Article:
SBD/March 7, 2011/Franchises

City Of Glendale Expected To File Suit Against Goldwater Institute Over Coyotes

NHL could move to relocate Coyotes to Winnipeg if bonds are not sold soon
The City of Glendale is "expected to file suit Monday against the Goldwater Institute and specific members of the public watchdog's board," according to sources cited by Scott Burnside of The lawsuit is "expected to allege the Goldwater Institute was guilty of a legal form of interference when the institute reached out to potential buyers of municipal bonds, the sale of which are crucial to the City of Glendale's new lease agreement" with prospective Coyotes buyer Matthew Hulsizer, and "warned them off purchasing the bonds." The lease agreement "calls for the city to pay $100 million to Hulsizer toward the purchase price of the team," and the municipal bonds are "needed to generate that revenue." It is "believed the NHL's patience with the situation in Glendale has reached the breaking point and that if the municipal bonds are not sold within a matter of days, or unless there is a new strategy revealed for getting the lease agreement done, that the league will move to relocate" the Coyotes to Winnipeg. A source familiar with the planned lawsuit against the Goldwater Institute said that the city "will name not just the institute itself but individual directors and will ask for 'hundreds of millions' of dollars in damages." Goldwater BOD member Randy Kendrick, the wife of D'Backs Managing General Partner Ken Kendrick, is "among those expected to be named specifically in the suit" (, 3/5). In Phoenix, Rebekah Sanders cites a source as saying that Glendale is "expected to sue for significant damages," potentially "as much as $500 million, the amount of economic impact Glendale estimates it would lose if the NHL team left for Canada" (ARIZONA REPUBLIC, 3/7).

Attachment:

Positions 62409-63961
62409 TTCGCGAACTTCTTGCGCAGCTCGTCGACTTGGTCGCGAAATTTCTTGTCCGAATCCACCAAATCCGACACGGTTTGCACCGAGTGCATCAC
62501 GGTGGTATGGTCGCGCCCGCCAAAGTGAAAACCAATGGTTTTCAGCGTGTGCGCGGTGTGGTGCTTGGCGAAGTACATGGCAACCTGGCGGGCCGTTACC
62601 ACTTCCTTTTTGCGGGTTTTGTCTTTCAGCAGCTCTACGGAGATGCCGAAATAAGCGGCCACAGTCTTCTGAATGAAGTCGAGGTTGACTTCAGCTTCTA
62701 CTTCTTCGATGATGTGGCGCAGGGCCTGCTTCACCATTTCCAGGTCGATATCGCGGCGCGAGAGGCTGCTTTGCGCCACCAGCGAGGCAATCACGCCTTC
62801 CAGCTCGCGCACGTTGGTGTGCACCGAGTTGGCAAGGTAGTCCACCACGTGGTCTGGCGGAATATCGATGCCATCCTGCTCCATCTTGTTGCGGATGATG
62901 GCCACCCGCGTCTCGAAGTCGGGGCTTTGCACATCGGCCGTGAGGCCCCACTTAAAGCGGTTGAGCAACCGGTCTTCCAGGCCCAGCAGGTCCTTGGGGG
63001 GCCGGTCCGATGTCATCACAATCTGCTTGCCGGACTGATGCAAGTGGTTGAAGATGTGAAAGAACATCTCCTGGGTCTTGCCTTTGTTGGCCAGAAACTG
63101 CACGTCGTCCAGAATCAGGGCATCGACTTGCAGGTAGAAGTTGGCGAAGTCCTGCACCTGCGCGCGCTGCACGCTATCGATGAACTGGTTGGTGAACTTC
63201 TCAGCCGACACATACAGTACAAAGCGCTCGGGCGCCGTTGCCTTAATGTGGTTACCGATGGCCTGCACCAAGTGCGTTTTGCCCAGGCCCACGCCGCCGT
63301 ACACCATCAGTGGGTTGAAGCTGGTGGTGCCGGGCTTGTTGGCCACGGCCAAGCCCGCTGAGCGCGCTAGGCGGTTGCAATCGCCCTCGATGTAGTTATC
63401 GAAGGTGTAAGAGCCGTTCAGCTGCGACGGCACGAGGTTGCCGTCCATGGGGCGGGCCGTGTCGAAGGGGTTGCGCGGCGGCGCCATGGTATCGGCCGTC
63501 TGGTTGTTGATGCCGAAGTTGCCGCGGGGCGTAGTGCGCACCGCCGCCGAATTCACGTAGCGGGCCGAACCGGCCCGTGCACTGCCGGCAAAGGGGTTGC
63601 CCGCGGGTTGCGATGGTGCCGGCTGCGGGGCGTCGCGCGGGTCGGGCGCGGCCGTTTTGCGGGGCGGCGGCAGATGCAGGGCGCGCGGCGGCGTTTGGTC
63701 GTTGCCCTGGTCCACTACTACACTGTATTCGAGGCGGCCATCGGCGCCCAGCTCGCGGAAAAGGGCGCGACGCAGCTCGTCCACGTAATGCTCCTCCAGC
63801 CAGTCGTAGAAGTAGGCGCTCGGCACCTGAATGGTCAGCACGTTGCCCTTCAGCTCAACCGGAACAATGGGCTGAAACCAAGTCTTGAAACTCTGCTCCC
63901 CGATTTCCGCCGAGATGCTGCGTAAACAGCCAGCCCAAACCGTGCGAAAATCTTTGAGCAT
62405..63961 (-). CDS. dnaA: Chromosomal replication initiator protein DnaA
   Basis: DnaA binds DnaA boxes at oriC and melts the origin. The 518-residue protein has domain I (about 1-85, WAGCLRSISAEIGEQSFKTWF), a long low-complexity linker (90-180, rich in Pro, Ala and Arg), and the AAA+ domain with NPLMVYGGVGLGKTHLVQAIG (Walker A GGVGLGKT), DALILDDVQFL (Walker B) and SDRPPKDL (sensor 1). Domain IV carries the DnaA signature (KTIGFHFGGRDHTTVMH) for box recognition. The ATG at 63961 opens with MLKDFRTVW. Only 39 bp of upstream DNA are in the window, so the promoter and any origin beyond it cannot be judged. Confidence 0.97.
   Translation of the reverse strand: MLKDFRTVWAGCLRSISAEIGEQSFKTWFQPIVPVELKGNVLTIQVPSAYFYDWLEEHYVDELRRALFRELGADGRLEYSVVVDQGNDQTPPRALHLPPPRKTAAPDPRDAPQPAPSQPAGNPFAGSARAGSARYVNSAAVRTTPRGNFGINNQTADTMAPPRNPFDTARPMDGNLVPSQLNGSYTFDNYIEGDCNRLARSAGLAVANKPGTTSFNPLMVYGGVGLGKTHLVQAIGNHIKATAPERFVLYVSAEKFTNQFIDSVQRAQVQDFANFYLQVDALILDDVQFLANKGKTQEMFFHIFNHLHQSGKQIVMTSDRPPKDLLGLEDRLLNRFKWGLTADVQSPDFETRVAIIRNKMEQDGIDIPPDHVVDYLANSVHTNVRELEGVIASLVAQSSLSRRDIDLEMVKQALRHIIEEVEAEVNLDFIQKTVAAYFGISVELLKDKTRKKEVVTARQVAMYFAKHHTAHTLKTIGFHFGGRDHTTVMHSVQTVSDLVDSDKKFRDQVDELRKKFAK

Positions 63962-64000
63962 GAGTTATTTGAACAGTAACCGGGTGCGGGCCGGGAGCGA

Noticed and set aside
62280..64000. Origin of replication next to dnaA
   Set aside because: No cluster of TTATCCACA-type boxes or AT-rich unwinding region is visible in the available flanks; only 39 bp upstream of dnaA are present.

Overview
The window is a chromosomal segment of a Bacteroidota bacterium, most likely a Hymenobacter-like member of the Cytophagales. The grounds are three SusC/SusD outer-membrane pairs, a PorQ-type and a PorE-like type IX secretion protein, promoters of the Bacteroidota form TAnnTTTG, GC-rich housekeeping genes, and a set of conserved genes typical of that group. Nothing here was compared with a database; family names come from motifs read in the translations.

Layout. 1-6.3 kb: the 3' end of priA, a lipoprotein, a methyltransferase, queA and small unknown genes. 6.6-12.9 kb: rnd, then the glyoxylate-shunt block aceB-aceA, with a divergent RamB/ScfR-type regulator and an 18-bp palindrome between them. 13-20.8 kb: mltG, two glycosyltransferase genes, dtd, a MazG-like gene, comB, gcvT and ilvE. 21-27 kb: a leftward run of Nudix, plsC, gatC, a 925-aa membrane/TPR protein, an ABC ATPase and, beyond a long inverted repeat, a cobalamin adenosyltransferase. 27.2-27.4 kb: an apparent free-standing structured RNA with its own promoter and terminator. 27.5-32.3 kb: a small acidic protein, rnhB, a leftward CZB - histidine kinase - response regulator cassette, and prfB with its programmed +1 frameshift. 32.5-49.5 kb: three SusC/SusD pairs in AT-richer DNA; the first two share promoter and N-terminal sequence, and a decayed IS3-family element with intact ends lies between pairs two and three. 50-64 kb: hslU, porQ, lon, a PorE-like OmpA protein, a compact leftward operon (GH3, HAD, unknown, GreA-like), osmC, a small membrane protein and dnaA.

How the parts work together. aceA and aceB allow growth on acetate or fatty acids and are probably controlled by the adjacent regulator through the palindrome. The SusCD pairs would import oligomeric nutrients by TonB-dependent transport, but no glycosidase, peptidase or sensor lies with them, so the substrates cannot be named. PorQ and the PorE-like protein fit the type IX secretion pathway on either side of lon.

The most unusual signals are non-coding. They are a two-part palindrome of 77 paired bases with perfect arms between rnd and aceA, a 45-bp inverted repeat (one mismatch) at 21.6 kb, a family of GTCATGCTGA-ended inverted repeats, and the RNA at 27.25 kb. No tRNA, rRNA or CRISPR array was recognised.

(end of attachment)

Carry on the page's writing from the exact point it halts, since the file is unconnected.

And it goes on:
THE BONDS THAT TIE: NHL Deputy Commissioner Bill Daly Friday said that the league is "actively engaged in helping the City of Glendale sell or place the $116 million municipal bonds being floated to fund $100 million of Hulsizer's purchase price." Daly said in an e-mail, "I think it is fair to say that we are attempting to assist in the completion of the transaction in any way we can" (WINNIPEG FREE PRESS, 3/5). In Phoenix, Mike Sunnucks reported Glendale, Hulsizer and the NHL are "reworking the $100 million bond deal." Sources familiar with the Coyotes deal said that "perhaps the bond amount could be reduced so Hulsizer gets" $70M instead of $100M. That "could make the bonds more financially doable or up to legal scrutiny" (, 3/5). Meanwhile, Hulsizer has indicated that the Coyotes and Arena "have lost $40 million this season," though team officials said that a "typical end-of-season bounce should lessen that." Team officials also "point to positive signs in ticket sales," but "as it stands, the losses have pushed up Hulsizer's purchase price to" $210M. The ARIZONA REPUBLIC's Sanders reported the NHL "tacked on team and arena losses to the $140 million purchase price, which is what the league paid to take the team out of bankruptcy in late 2009." The Coyotes "lost about $30 million last season." Hulsizer said that he is "willing to pay those losses if the team sale goes through." Hulsizer: "I'm inheriting a terrible problem, but I really like hockey. And I feel like we can make a few tweaks, and we can make a pretty good go of it" (ARIZONA REPUBLIC, 3/6).

END IN SIGHT?'s Pierre LeBrun noted the "next 7-10 days may possibly decide the fate" of the Coyotes. Either the bonds "will finally be sold and the sale could finally close to keep the team in Phoenix, or the bonds won't be sold and the league will be forced to make a difficult decision on whether to relocate the team to Winnipeg for the 2011-12 season." There is "still no official deadline for this to be resolved, but the belief is the process is already living on borrowed time." It "doesn't seem this can drag on past the end of March/early April" (, 3/5). In Phoenix, Paola Boivin wrote, "This mess has grown so complicated that it's hard to know whom to blame anymore. The Goldwater Institute surely deserves some of it. Their threat of legal action is what has stalled the sale in the first place. ... The City of Glendale deserves to be scolded, too, for lacking the finesse and foresight to get this deal done" (ARIZONA REPUBLIC, 3/6). In Toronto, Damien Cox wrote, "This was and is a bad deal, and it's never going to be anything but a bad deal. Glendale needs to run, not walk, from Hulsizer and the NHL" (, 3/4).
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